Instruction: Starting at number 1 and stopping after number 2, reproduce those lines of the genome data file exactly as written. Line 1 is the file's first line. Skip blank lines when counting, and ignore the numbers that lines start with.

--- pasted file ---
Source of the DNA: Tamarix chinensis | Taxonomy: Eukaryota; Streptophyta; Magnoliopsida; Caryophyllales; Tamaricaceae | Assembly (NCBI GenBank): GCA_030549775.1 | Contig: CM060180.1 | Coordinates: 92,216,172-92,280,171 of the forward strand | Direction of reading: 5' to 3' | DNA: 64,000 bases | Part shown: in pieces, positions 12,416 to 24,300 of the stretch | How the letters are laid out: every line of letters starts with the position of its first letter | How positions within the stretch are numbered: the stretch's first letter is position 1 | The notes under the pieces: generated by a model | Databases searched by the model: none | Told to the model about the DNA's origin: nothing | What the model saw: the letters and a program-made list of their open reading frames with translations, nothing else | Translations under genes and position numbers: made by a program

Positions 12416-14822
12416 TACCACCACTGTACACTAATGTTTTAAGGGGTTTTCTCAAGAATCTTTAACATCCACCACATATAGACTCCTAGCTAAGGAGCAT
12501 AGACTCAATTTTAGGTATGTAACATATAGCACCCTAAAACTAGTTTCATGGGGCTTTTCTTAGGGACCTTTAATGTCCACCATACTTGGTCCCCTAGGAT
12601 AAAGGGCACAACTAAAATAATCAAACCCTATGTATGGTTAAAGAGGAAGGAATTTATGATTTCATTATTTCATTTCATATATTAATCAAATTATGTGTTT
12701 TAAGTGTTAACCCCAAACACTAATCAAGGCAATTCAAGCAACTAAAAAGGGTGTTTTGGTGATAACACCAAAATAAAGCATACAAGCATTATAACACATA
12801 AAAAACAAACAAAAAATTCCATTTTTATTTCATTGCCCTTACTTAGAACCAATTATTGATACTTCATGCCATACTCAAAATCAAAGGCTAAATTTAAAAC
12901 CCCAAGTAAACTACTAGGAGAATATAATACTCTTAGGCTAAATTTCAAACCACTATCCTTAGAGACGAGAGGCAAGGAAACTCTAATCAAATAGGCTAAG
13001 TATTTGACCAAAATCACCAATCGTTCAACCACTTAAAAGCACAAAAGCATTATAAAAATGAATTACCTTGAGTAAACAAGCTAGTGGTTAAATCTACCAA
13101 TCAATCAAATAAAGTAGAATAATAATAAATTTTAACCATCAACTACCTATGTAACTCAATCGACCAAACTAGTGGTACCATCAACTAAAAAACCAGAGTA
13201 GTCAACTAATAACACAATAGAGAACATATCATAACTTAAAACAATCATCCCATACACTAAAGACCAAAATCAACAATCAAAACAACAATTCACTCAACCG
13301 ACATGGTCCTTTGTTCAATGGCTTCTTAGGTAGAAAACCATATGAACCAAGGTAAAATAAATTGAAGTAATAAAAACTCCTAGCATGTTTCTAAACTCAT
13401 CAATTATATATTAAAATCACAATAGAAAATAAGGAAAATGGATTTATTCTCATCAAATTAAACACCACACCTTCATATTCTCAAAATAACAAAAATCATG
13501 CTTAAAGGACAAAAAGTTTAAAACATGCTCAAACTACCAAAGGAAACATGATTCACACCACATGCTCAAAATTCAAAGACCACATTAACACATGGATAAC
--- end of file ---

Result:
Source of the DNA: Tamarix chinensis | Taxonomy: Eukaryota; Streptophyta; Magnoliopsida; Caryophyllales; Tamaricaceae | Assembly (NCBI GenBank): GCA_030549775.1 | Contig: CM060180.1 | Coordinates: 92,216,172-92,280,171 of the forward strand | Direction of reading: 5' to 3' | DNA: 64,000 bases | Part shown: in pieces, positions 12,416 to 24,300 of the stretch | How the letters are laid out: every line of letters starts with the position of its first letter | How positions within the stretch are numbered: the stretch's first letter is position 1 | The notes under the pieces: generated by a model | Databases searched by the model: none | Told to the model about the DNA's origin: nothing | What the model saw: the letters and a program-made list of their open reading frames with translations, nothing else | Translations under genes and position numbers: made by a program

Positions 12416-14822